After some terrifying ransomware attacks, the Redmond Giant is trying its best to make Windows as secure as possible. In its attempts, the company released another Windows built on Wednesday. The latest Windows build includes many new and added features around security, most notably an added Exploit Protection and some improvements in Windows Defender Application Guard. The build is numbered 16232 and at the time of writing, it is only available for Windows Insiders in the fast ring.
If you are interested, following are some important changes:
What’s New in Build 16232 For PC
Windows Defender Application Guard (WDAG) Improvements:
Giving you access to all the rich features in Microsoft Edge while using Application Guard: Building on our work in Build 16188, we have added support for Microsoft Edge data persistence while using Application Guard. Once enabled, data such as your favorites, cookies, and saved passwords will be persisted across Application Guard sessions. The persisted data will be not be shared or surfaced on the host, but it will be available for future Microsoft Edge in Application Guard sessions.
How to take advantage of Data Persistence when using Microsoft Edge with Application Guard: You enable Data Persistence for Microsoft Edge in Application Guard using Group Policy. Note that Data Persistence for Application Guard with Microsoft Edge sessions is not enabled by default. To enable data persistence, close all Microsoft Edge windows and update the Windows Components > Windows Defender Application Guard policy to turn on data persistence:
After the Group Policy settings are set, next launch New Application Guard Window from the Microsoft Edge menu:
Then browse to your favorite web site and add it to Favorites in Microsoft Edge as shown here:
How to find your Favorites after you close Edge with Application Guard: Since you have enabled Data Persistence using Group Policy for Application Guard, the site you saved to your Favorites will be available for later use, with Microsoft Edge in Application Guard, even after reboots as well as build to build upgrades of Windows.
We’re excited to announce that starting with this build you can now audit, configure, and manage Windows system and application exploit mitigation settings right from the Windows Defender Security Center! You don’t need to be using Windows Defender Antivirus to take advantage of these settings.
After upgrading to this build, you can find these settings by opening the Windows Defender Security Center and going to the App & browser control page:
- Either right-click the icon in the notification area on the taskbar and click Open, or search via the Start menu for Windows Defender Security Center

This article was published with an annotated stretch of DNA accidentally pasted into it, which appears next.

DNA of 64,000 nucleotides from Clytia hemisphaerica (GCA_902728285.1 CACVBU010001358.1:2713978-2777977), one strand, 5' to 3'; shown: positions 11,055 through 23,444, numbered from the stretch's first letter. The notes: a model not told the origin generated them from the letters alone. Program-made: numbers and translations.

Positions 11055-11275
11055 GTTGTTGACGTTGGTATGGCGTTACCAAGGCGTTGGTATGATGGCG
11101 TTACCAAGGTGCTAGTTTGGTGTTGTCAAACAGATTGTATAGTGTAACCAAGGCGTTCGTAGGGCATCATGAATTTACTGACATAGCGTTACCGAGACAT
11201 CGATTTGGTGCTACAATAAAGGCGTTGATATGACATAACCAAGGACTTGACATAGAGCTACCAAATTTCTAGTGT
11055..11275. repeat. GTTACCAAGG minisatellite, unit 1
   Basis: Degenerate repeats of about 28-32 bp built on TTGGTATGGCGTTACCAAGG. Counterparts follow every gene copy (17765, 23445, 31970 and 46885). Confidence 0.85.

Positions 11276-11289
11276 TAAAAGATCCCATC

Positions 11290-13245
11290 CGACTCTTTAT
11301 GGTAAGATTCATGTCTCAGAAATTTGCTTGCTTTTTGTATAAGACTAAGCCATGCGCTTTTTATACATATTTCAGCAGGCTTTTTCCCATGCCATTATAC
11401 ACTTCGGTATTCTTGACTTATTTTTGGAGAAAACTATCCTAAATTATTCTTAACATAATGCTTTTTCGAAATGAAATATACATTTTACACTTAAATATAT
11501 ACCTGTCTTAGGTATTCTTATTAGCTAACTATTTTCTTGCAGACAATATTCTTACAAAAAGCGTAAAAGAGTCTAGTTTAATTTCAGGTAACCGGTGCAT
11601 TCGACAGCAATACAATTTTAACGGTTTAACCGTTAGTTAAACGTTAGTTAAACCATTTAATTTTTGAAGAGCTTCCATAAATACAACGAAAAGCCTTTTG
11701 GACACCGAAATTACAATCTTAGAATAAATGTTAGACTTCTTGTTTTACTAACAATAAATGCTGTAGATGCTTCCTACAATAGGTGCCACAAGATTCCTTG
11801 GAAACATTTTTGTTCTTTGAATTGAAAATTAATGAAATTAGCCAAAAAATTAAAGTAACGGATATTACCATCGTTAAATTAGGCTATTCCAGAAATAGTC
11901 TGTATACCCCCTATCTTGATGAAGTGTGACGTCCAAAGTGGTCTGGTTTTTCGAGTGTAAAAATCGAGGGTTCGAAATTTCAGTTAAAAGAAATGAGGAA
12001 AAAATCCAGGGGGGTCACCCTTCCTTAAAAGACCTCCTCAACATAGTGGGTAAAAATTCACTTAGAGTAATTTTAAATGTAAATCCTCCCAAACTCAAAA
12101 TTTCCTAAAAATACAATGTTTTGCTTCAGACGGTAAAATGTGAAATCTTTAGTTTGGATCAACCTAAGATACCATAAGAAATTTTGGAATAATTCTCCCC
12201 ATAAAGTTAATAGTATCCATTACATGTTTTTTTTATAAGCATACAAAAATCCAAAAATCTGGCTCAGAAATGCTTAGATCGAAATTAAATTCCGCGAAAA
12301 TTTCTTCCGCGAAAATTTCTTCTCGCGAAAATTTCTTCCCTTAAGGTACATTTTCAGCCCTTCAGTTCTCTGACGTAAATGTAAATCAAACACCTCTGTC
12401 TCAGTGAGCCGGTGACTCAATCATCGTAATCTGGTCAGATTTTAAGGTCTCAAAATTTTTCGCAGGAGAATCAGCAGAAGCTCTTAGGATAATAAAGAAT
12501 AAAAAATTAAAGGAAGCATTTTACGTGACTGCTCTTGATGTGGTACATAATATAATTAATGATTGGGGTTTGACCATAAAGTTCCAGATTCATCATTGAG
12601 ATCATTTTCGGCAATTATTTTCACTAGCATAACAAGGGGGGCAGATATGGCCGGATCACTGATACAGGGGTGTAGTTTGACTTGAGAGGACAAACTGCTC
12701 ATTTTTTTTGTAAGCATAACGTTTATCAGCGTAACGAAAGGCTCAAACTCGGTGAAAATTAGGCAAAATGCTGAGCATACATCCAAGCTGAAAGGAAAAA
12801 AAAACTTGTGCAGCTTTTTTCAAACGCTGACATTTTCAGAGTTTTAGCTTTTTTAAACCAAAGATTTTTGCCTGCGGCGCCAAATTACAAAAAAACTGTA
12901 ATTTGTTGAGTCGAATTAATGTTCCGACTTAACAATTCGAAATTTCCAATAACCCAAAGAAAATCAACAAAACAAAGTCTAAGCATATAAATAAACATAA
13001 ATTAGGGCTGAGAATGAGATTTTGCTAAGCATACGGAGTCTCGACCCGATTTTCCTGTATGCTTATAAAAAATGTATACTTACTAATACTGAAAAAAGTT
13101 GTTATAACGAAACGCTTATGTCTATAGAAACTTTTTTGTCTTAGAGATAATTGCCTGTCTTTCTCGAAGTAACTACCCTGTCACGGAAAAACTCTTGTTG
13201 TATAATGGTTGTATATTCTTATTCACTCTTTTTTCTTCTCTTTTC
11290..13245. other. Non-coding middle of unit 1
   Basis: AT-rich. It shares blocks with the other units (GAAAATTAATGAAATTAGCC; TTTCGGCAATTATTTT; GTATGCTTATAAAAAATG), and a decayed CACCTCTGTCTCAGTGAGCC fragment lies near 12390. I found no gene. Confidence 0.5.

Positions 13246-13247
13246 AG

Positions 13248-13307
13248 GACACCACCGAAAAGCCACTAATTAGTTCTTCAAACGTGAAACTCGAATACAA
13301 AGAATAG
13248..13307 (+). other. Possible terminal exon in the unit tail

- From Windows Defender Security Center, click on App & browser control and then scroll to the bottom of the resulting screen to find Exploit Protection
Introducing Controlled folder access in Windows Defender Antivirus:
In this build, we’re making it easier for you to protect valuable data from malicious apps and threats, such as ransomware. To enable the feature, search for and open the Windows Defender Security Center from Start, go to the Virus & threat protection settings section, and set the switch to On:
Controlled folder access monitors the changes that apps make to files in certain protected folders. If an app attempts to make a change to these files, and the app is blacklisted by the feature, you’ll get a notification about the attempt. You can complement the protected folders with additional locations, and add the apps that you want to allow access to those folders.
Allowing apps can be useful if you’re finding a particular app that you know and trust is being blocked by the Controlled folder access feature. Click Allow an app through Controlled folder access and locate and add the app you want to allow.
You can add additional folders to the list of protected folders, but you cannot alter the default list, which includes folders such as Documents, Pictures, Movies, and Desktop. Adding other folders to Controlled folder access can be handy, for example, if you don’t store files in the default Windows libraries or you’ve changed the location of the libraries away from the defaults.
Click Protected folders in the Controlled folder access area and enter the full path of the folder you want to monitor. You can also enter network shares and mapped drives, but environment variables and wildcards are not supported (for right now).
There are some other changes too, you can see the complete changelog here.
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